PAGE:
The Treniers

From Wikipedia, the free encyclopedia - View original article

The Treniers
The Treniers.jpg
Background information
GenresR&B, jump blues
Years active1947-2003
LabelsOkeh, Sony, Epic, Mercury, London, Viking, Brunswick, RCA, Fontaine, Philips, Mobile
 
Jump to: navigation, search
The Treniers
The Treniers.jpg
Background information
GenresR&B, jump blues
Years active1947-2003
LabelsOkeh, Sony, Epic, Mercury, London, Viking, Brunswick, RCA, Fontaine, Philips, Mobile

The Treniers were an American R&B and jump blues musical group,[1] led by identical twins Cliff and Claude Trenier with the Gene Gilbeaux Orchestra which included Don Hill on saxophone, Shifty Henry and later James (Jimmy) Johnson on bass, Henry (Tucker) Green on drums and Gene Gilbeaux on piano, along with the Treniers Twins and later, additional Treniers brothers Milt, Buddy and nephew Skip joining the group on vocals. The group's name was shortened to "The Treniers", and there were many other session musician and line up changes over the years including Herman Washington and Mickey Baker on guitar.

Career[edit]

Active since the 1940s, they played a cross between swing and early rock and roll. Though their sound is more swing influenced, the Treniers incorporated a thumping backbeat and several songs that included the words "rock" and "roll" - "Rocking on Sunday Night" and "It Rocks! It Rolls! It Swings!", for example, and in the 1940s were already playing "Rockin' Is Our Bizness," which was inspired by Jimmie Lunceford's "Rhythm Is Our Business" of the 1930s (the Trenier twins got their start playing in Lunceford's band). They were also known for the humorous content of many of their songs, and their on stage acrobatics were seen as precursors to the wild antics of many later rock and roll groups. Their lively stage presentation influenced Bill Haley and Comets, The Shadows in the UK in 1959, Paul Revere and Raiders, and beyond.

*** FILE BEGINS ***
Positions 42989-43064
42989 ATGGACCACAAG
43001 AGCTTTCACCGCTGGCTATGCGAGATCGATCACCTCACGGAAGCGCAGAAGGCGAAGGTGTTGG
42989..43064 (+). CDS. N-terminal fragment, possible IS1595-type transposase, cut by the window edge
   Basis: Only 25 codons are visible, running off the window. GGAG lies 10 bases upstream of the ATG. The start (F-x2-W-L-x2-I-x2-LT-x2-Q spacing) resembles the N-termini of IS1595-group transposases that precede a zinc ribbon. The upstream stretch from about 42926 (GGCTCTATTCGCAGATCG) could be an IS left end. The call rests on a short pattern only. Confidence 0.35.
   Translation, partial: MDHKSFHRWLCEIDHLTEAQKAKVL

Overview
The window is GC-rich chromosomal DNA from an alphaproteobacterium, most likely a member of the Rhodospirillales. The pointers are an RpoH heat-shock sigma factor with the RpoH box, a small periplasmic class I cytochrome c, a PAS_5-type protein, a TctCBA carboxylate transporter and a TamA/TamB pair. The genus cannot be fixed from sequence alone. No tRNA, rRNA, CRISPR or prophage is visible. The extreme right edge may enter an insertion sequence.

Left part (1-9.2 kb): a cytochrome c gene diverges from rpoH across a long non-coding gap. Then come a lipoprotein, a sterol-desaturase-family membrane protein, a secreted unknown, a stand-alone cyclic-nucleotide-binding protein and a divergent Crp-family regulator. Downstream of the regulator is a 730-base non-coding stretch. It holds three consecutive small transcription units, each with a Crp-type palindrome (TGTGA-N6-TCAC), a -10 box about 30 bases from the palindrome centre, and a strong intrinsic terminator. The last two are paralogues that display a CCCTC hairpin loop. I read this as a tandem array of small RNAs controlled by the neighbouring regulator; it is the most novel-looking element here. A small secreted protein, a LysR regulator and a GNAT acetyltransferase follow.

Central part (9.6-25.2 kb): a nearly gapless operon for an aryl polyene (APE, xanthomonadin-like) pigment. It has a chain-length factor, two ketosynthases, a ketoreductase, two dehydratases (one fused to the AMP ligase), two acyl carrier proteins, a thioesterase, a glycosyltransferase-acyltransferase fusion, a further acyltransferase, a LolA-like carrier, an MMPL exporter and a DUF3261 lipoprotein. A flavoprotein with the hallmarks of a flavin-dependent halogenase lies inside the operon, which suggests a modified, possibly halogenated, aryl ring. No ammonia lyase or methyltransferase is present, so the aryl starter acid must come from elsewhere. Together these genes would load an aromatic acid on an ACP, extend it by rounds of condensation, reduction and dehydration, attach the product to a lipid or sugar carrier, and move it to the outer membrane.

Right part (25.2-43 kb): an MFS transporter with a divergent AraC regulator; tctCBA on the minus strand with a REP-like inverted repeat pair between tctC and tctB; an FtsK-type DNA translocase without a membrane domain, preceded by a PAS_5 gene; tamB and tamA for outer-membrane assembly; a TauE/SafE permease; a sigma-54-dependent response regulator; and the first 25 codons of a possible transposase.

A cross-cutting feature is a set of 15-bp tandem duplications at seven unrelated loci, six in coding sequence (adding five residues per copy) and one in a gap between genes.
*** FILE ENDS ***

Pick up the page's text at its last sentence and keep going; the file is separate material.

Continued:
In the 1950s, they moved closer towards an R&B influenced sound, but were unable to weather the influx of rock and roll. Nonetheless the group was considered a strong influence on bands such as their contemporaries Bill Haley and His Comets, and they were one of the first to record Haley's "Rock-a-Beatin' Boogie".[2][3][4][5] Claude Trenier would later claim in an interview in Blue Suede News magazine that his group was responsible for Haley deciding to record rock and roll; this account is disputed.

One of the first times rock and roll appeared on national television was in May 1954 when the Treniers appeared on the Colgate Comedy Hour, hosted by Dean Martin and Jerry Lewis. During the playing of their songs, Martin and Lewis participated in the antics, and when the drummer got up and stepped aside, Jerry Lewis sat down and played drums for one song.

The group appeared in several films in the 1950s including The Girl Can't Help It and Don't Knock the Rock (which also featured Haley), and continued to perform as recently as 2003.

In 1955, the group released the song "Say Hey (The Willie Mays Song)" about Giants center fielder, Willie Mays, which included some dialogue by the Hall-of-Famer himself. The song is included on the soundtrack to Ken Burns 1994 documentary Baseball.

In 2013, surviving member Milt Trenier still performs semi-weekly at Chicago area restaurants.

Film appearances[edit]

References[edit]

  1. ^ Du Noyer, Paul (2003). The Illustrated Encyclopedia of Music (1st ed.). Fulham, London: Flame Tree Publishing. p. 181. ISBN 1-904041-96-5. 
  2. ^ Rockabilly.net
  3. ^ Rockabilly.net
  4. ^ Rcs-discography.com
  5. ^ Rcs-discography.com

External links[edit]